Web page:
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Patients with tuberculosis face social stigma

NewsPatients with tuberculosis face social stigma

New Delhi: Several cases of tuberculosis (TB) in India are still underreported after so many years. Despite the fact that the government and various NGOs have launched a number of programmes to promote awareness about tuberculosis, many individuals are still unaware of the disease and its symptoms. Many TB patients in India, particularly those from the lower middle class, still experience social shame from their families and peers. Family members actively encourage isolation, and relatives shun them at family events.
Aamir (name changed) from Thane, was diagnosed with TB in 2019. He told The Sunday Guardian, “I avoided my friends and family after being diagnosed with tuberculosis. Many of my close friends used to tease and shun me, telling me that I was going to die. I sent my wife and children to Pune so that they don’t face any trouble because of me. I still live alone and have my own set of utensils. Because other family members were living in the house at the time of the Covid-19 outbreak, I created a separate place for myself.”
If a healthy diet and medications are followed, tuberculosis can be cured. Unfortunately, Aamir lost half of his vision as a result of the side effects of heavy drug doses. He continued to take his medication, though and began a new life. “At the moment, I’m still on medication, and I’ll have to keep taking it until January 1st.” I used to take 15 medicines a day, but now I just take five,” he said cheerfully.
Similarly, another TB sufferer, Asha, from Thane, Maharashtra, told this correspondent, “I did have the symptoms of TB but it was diagnosed in October this year. My treatment started in November. The doctor gave me some medicine and examined for 10-11 days whether I was having any side effects of medication. Since I showed no side effects, the doctor has asked me to continue the medicines.”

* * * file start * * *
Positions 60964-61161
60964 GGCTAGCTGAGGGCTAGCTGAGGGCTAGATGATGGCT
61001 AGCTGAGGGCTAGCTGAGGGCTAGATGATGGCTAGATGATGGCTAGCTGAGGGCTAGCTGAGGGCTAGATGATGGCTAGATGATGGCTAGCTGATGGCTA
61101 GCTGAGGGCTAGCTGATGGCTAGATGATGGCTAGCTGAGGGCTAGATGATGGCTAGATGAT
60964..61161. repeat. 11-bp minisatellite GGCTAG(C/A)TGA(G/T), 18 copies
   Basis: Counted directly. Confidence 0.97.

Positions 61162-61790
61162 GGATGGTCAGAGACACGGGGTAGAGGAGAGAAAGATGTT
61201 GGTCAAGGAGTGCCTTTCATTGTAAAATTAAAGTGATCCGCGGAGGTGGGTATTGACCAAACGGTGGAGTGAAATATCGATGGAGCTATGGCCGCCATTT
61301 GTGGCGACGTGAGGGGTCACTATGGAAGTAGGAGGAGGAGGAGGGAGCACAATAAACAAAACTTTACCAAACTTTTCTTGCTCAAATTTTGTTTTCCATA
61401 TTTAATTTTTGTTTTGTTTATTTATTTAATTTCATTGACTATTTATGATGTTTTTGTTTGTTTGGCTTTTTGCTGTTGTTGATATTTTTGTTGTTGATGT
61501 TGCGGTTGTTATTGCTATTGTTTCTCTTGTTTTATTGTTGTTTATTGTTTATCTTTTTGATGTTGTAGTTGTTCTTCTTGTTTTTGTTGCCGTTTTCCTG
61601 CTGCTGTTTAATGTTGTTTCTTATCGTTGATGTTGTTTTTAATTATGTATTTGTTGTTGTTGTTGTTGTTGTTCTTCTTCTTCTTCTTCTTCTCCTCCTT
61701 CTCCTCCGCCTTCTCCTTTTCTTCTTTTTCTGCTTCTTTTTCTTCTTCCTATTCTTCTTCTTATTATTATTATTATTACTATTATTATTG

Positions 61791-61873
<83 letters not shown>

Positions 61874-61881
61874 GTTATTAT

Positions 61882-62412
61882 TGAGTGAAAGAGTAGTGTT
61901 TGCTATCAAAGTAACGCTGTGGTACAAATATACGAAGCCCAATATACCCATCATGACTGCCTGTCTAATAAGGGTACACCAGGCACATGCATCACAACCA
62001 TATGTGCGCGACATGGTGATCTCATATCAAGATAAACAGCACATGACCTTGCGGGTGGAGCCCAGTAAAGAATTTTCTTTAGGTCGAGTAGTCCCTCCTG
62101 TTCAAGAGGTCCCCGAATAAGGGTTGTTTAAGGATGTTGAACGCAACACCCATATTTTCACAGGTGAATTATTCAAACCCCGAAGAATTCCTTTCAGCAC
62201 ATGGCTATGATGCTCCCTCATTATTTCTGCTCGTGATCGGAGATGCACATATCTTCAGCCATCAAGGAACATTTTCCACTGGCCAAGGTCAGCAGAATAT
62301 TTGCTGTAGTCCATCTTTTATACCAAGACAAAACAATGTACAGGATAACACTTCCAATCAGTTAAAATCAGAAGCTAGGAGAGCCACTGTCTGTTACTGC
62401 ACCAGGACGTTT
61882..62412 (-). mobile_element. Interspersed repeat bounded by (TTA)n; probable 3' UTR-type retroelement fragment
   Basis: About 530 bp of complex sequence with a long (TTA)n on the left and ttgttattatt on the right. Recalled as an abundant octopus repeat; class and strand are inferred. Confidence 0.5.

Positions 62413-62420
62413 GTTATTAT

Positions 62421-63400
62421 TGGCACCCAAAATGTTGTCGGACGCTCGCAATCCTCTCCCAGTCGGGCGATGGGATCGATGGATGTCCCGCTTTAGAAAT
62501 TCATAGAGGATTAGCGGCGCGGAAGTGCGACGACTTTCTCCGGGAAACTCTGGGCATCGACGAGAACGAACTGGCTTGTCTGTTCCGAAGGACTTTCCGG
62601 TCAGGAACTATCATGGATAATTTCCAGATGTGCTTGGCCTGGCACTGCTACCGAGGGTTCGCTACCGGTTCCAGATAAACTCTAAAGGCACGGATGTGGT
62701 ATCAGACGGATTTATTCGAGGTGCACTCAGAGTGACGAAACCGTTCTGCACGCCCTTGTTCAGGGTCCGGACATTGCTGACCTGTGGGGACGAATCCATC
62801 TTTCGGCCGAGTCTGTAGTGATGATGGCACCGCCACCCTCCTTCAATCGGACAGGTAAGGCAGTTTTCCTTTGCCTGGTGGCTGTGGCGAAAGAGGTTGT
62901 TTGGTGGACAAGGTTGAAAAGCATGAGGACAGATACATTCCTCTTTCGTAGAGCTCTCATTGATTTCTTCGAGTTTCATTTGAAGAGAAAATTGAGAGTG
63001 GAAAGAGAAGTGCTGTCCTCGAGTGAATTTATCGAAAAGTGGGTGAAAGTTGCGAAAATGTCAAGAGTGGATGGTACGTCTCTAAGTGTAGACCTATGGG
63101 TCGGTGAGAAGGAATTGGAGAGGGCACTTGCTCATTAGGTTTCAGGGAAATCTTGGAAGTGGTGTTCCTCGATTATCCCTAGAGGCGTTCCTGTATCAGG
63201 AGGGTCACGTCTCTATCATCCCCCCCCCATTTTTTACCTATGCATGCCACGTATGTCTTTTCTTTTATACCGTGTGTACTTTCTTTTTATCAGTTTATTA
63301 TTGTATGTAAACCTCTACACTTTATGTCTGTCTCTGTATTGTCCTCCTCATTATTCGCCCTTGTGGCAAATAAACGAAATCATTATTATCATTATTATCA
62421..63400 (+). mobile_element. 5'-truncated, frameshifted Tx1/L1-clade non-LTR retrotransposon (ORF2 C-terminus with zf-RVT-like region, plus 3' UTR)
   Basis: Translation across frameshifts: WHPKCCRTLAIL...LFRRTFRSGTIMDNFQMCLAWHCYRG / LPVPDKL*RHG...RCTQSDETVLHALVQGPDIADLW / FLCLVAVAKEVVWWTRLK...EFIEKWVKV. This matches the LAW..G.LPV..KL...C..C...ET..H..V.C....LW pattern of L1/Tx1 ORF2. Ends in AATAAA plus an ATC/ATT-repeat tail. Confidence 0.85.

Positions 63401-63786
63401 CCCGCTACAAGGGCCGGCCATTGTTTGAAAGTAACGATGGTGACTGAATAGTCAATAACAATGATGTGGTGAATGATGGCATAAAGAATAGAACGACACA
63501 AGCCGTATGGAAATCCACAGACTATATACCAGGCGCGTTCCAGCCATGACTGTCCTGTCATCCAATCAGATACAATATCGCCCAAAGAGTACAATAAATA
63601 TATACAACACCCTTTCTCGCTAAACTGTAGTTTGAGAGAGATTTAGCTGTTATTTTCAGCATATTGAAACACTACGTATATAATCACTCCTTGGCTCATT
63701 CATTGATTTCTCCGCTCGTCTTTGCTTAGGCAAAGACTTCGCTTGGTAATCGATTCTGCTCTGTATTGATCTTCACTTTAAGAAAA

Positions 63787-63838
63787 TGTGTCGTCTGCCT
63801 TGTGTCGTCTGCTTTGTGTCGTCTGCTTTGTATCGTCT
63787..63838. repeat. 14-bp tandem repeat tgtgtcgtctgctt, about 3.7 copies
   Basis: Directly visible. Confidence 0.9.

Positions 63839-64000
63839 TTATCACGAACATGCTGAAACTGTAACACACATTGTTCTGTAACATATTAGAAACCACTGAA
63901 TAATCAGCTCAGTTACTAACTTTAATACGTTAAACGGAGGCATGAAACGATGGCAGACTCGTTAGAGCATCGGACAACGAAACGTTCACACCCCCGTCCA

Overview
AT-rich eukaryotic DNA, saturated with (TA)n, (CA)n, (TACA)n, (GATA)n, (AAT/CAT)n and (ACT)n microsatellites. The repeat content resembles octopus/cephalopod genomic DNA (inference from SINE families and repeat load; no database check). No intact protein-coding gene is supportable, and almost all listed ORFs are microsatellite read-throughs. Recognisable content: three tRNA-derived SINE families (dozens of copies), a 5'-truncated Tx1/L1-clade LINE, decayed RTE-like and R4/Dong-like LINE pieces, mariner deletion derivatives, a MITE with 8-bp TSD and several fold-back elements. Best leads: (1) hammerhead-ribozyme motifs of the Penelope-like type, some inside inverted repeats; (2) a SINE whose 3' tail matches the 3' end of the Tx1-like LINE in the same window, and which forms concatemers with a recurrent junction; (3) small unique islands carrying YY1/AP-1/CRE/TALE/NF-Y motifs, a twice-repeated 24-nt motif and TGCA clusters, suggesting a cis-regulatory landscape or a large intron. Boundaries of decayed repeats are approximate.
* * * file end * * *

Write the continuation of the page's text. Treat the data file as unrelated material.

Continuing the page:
Further, she added, “Because I don’t have many friends or relatives, the majority of my relatives are unaware of my illness. Some of my close friends are aware of it, but they have not ostracised me. Some family members believe it was all my fault and that I should have taken responsibility for my well-being and taken care of myself.” Unfortunately, due to financial strains, she couldn’t afford to buy medicines.
Most of the underprivileged TB patients, for instance, tribal people, migrant workers cannot avail healthy nutritious food due to a lack of income. Sunny from Aarna Foundation, Maharashtra, told this correspondent, “Even the migrant workers have to look after their families, so they can’t purchase healthy foods like pulses, protein and so forth. Also, they need an adequate amount of rest,”
He continued, “Furthermore if any members of their family get infected, they are unable to find a separate area for the infected patient. They all reside in the same house, but due to a lack of awareness and the unavailability of a separate space, they are unable to maintain sanitation or a hygienic environment. The government has taken appropriate steps to tackle the disease, but a big issue in India is the lack of adequate meals for underprivileged tuberculosis sufferers. Many patients develop side effects from high-dose medications, such as hearing loss or vision loss, as well as kidney damage. Many patients are required to take medications for extended periods due to a lack of a nutritious diet, resulting in a variety of serious consequences. Many cases of tuberculosis (TB) go unreported in India because many underprivileged people, unaware of the disease, visit local pharmacies for medications to treat typical cold and fever symptoms. They have no notion how dangerous the condition is since they are unaware of its severity. “In many cases, patients receive medication from either government or private facilities. The majority of patients do not take their medications on time and have their own drug intake habits. Many individuals have drug side effects and alter their dosage due to several adverse reactions. Also, many patients do not finish the course of medicine,” Dr Manoj Singh, consultant, chest and critical care, Apollo Hospital, Ahmedabad, told this paper.

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